Friday, June 26, 2015

Book Proposal Tip: Competing Titles, by Jim Hart

When reading through the competitive analysis, or comparable titles section of a proposal, it’s interesting to read something like "there is nothing else out there like my book".

What a statement like that communicates is:
1) The book may be so unique that there isn’t an audience for it, or enough of an audience. (The author is too weird.)
2)  The author was not motivated enough to do their homework. (The author is too lazy.)

But this is one part of your proposal that deserves to be as strong as the other sections. It’s important to remember that there is always competition for your book.

Here are some tips, for both fiction and non-fiction proposals, when assembling your comparable book list:

1) Find, and list, similar comparable books from the past five years. Although it’s possible that a classic title may be a good comparable, such as something by C.S. Lewis or Tolkien. Finding suitable titles may be as easy as looking at Amazon, or Good Reads. (Although it’s much more fun to actually go to a bookstore or library.) List the title, author, year of publication and the publisher.

2) Avoid books that have not sold well, or have been self-published (unless that self-published book sold exceptionally well).  You want to show that there is a large and vast audience for the type of book that you have written.

3) Give a one or two sentence synopsis on the competing work. Don’t assume that the person reviewing your proposal has deep, intimate knowledge of each book that you’re listing. As a reminder, you don’t necessarily want to list a book, or at the least, more than one book, that is somewhat obscure.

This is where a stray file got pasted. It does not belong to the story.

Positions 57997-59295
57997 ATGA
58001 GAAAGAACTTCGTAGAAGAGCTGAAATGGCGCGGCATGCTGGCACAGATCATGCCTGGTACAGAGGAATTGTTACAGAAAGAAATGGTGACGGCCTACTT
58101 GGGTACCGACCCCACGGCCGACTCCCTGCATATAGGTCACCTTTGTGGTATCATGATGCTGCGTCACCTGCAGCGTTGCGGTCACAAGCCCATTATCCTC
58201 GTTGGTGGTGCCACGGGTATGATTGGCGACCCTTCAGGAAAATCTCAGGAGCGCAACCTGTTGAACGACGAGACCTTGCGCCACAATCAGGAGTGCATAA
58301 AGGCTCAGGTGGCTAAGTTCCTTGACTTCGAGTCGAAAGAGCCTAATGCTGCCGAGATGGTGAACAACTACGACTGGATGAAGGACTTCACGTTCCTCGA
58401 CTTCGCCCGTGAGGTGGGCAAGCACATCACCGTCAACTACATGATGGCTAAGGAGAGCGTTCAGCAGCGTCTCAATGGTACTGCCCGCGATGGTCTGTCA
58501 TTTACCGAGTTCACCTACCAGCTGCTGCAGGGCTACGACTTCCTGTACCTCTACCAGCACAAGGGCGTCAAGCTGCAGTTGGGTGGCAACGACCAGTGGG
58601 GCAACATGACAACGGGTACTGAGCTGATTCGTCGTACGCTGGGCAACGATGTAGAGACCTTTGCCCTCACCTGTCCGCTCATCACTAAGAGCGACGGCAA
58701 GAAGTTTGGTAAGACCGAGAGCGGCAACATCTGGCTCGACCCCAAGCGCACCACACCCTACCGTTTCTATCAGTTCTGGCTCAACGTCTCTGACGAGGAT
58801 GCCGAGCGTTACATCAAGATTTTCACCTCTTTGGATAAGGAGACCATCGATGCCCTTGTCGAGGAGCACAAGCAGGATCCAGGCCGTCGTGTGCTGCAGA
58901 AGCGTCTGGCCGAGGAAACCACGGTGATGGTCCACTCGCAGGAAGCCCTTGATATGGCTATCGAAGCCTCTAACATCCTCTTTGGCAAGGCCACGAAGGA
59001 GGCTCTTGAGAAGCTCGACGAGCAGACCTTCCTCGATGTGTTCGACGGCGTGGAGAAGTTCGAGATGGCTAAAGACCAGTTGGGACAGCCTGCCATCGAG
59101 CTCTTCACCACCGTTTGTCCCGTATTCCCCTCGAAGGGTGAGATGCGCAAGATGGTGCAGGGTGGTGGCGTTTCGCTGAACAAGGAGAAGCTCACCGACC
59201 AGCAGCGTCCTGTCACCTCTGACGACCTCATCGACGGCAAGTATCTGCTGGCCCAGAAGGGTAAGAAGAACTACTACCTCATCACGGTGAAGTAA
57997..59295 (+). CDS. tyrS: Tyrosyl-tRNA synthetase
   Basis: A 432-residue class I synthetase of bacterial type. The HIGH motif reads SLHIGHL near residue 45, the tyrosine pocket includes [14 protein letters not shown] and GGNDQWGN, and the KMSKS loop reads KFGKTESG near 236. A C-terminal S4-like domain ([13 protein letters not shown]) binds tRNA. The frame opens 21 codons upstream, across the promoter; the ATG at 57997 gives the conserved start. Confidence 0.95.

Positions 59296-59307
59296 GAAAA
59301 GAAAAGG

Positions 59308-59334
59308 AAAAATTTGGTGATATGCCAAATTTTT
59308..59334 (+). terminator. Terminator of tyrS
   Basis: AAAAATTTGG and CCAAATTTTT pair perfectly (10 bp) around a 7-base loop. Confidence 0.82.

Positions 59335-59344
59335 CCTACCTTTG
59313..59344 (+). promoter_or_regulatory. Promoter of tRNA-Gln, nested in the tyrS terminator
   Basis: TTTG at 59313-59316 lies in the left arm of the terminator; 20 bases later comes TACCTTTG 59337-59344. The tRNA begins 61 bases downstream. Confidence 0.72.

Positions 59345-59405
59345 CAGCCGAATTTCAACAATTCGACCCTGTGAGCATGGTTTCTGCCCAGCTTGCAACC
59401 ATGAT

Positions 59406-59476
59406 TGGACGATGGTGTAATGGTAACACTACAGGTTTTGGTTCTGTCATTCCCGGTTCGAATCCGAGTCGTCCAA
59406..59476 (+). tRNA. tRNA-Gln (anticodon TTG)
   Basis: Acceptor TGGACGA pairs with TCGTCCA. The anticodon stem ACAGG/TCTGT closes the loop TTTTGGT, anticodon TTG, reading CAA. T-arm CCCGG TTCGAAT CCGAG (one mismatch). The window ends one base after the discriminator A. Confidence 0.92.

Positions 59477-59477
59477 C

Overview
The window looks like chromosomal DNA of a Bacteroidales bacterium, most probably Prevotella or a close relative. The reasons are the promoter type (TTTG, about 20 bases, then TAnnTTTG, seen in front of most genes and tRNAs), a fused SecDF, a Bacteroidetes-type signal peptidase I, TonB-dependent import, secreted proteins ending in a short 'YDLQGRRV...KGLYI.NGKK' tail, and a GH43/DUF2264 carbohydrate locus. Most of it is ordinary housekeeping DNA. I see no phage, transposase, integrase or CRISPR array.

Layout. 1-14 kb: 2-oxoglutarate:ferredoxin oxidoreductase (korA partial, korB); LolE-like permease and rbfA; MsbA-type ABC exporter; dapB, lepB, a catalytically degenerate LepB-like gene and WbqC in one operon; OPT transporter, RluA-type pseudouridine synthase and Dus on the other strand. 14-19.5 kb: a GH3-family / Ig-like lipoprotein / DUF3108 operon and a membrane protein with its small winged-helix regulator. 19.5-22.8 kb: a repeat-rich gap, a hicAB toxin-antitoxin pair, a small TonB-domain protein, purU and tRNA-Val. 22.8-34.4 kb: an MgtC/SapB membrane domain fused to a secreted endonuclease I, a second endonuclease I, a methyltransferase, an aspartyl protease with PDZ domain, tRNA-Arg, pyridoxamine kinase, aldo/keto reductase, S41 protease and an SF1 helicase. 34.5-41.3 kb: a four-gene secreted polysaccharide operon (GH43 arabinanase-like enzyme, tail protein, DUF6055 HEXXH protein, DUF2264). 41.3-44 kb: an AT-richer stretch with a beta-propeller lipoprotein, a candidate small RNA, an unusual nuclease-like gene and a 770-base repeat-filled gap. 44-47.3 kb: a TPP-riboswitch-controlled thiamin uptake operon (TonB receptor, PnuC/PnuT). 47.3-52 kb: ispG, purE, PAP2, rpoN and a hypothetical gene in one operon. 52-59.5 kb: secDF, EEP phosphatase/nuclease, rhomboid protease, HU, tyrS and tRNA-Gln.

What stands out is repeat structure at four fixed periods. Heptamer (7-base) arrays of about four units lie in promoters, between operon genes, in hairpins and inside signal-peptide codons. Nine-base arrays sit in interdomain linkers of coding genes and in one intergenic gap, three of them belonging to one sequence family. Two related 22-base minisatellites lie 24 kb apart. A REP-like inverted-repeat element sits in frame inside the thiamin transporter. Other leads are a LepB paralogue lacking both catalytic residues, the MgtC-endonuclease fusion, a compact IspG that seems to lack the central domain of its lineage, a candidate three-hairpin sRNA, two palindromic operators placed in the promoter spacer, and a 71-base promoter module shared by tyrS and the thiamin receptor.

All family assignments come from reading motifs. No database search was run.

4) Briefly highlight how your book is similar. Don’t be afraid of doing this. Remember, if these books are popular, then it’s alright to show how yours aligns similarly.

4) Indicate how your book differs. This is where you can now state how, and in what ways, your book is different and superior. Do you cover new material? Have you approached the subject from a different point of view? How are your characters unique?

By the time the reviewer has finished reading this section of your proposal you want them to be thinking that there is a sizable potential audience. And if not a large audience, then at least a fiercely loyal audience to your particular genre. The goal here is to show that there is a market for your book.

Here is one other thing to think about when doing your research: One of my clients was finding it challenging to find a number of comparable titles for her proposal. I suggested a certain movie, yet to be released, as a comparable, and encouraged her to use it. My reasoning is that there are more than just books competing for a reader’s attention (and spending money). And this will also show that the subject matter of her book is current.

There is content everywhere, especially on-line. With that in mind, at the end of your competitive analysis, or possibly in your marketing section, you may want to list a popular blog, a pod-cast, or even a You Tube channel. But don't forget that it's still a book proposal, and other books will remain your largest competition.

Every section of your proposal is important and you don’t want there to be any noticeable weak links.

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